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16 Jul 2010, 4:35 am

Aside from the ones that have been stated above, (although some have already pointed this out) one of the many benafits that I've gained from being granted a dignosis of AS (back when I was at the teader age of 9 no less!) is....

I DON'T HAVE TO WORK IF I DON'T FEEL LIKE IT!! !! !! !! !!

I don't what to make it seem like I'm a lazy person, but the fact remains (in my kind of case anyway) if I get benafits of the govenment, then as far as eurning money is consurned, I can (if I felt like it) just sit on my ass and enjoy myself!! !! !

The reason being is that from the way I see things is, as long as you have money (or whatever) it does not matter how you get, just so long as you don't get in an ill gotten manner (eg stealing)

Although at the moment I'm liveing what I like to call a 'playboy lifestyle' (abet on a low budget) I am also planning to become an author and an E-bay seller soon.

I'm sure that you'd all agree that our 'disablity' (or rather condision) has it's advatages.

Goodbye Till Next Time



StuartN
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16 Jul 2010, 7:24 am

boosterjones wrote:
I DON'T HAVE TO WORK IF I DON'T FEEL LIKE IT!! !! !! !! !!


I am not comfortable with the attitude that not working is a choice. I take benefit payments from the government when I am unable to work, and it is not a choice for me. When I am able to work (and when I find employment that I am capable of), I do not take benefit payments.



zen_mistress
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16 Jul 2010, 5:16 pm

I only wish I was able to work. I havent had the same exerience as Booster anyway. I have had nothing but harassment and pressure from others since my DX- GP, social workers, and more.


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ASdogGeek
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16 Jul 2010, 8:19 pm

Having an autism service dog!

[img][img][800:705]http://i211.photobucket.com/albums/bb1/zeev227/Wolfhollow100.jpg[/img][/img]

[img][img]http://i211.photobucket.com/albums/bb1/zeev227/NimandIbythefire3.jpg[/img][/img]



SoSayWeAll
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16 Jul 2010, 9:46 pm

Is that true that an ASD diagnosis will get you kicked off of health insurance?!


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StuartN
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17 Jul 2010, 4:07 am

SoSayWeAll wrote:
Is that true that an ASD diagnosis will get you kicked off of health insurance?!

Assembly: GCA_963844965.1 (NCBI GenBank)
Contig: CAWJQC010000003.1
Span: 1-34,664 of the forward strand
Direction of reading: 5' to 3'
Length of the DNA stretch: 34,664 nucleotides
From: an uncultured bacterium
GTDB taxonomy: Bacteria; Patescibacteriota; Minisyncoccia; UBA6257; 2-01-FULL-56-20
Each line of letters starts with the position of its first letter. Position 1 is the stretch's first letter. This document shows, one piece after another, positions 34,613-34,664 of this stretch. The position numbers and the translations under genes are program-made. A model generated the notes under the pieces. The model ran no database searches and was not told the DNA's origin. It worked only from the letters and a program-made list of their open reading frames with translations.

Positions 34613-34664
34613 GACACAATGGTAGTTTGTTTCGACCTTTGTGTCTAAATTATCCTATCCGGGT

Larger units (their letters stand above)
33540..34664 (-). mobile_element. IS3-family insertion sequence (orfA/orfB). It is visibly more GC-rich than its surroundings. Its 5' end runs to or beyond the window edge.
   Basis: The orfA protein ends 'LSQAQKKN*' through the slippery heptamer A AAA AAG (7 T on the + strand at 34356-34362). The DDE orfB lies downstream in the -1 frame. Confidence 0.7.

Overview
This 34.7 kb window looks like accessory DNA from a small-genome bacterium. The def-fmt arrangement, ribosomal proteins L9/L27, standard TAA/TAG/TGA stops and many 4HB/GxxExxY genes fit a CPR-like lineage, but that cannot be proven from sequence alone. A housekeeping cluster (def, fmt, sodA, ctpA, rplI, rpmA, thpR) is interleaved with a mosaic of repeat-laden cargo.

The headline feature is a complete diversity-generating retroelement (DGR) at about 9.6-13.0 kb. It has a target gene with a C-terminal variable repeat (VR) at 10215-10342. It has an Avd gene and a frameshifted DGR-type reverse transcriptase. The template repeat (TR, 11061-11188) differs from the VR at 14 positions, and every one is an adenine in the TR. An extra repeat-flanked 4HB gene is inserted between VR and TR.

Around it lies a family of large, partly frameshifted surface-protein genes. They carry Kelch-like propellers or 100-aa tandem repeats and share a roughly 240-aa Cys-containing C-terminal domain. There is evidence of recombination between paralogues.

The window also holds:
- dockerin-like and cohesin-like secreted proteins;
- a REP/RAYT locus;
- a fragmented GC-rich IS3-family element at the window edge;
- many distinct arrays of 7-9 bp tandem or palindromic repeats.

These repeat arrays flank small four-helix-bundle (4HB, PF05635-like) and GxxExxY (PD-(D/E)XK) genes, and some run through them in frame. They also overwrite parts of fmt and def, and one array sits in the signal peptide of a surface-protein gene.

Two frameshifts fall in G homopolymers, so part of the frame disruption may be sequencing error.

You have to check that specifically with your health insurer, and get the printed (or internet) policy schedule that contains the terms and conditions. Most have a catch-all requirement to declare "anything relevant", such as a diagnosis or treatment.

Where I live, for all private health insurers, a diagnosis of ASD makes no difference because insurers are legally obliged to accept any customer who can pay. It is important to maintain continuous policy cover because pre-existing conditions are not covered during the first year of a policy.

Check with the insurer, and find out whether the disability or health acts in your contry make any requirements of insurers.



violetchild
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17 Jul 2010, 9:55 am

For me getting a proper diagnosis has been essential and it has helped with all the things everyone else has mentioned.

I was having wrong kind of therapy and my psychologists couldnt understand me before the Asperger's diagnoses.. Doctors were blaming me for things (this has now stopped since the diagnoses) etc etc

Another thing is that I'd got myself into serious trouble with the law due to not being able to cope and the melt downs I was having when placed in certain situations.. so hence also needed a diagnoses for that reason too. (I just got offical diagnoses at 39 yrs, i wish I'd got diagnosed years ago as I could of had more therapy and not done the things Ive done).

In my case it doesnt help me get disablity pension as Im already on it for other medical conditions I have.

Im so relieved to have the diagnoses as it means those about me eg my boyfriend..are being far more understanding when Im having difficulties with something.

Having this diagnoses is also going to enable me to get more therapy (and this time of suitable kind)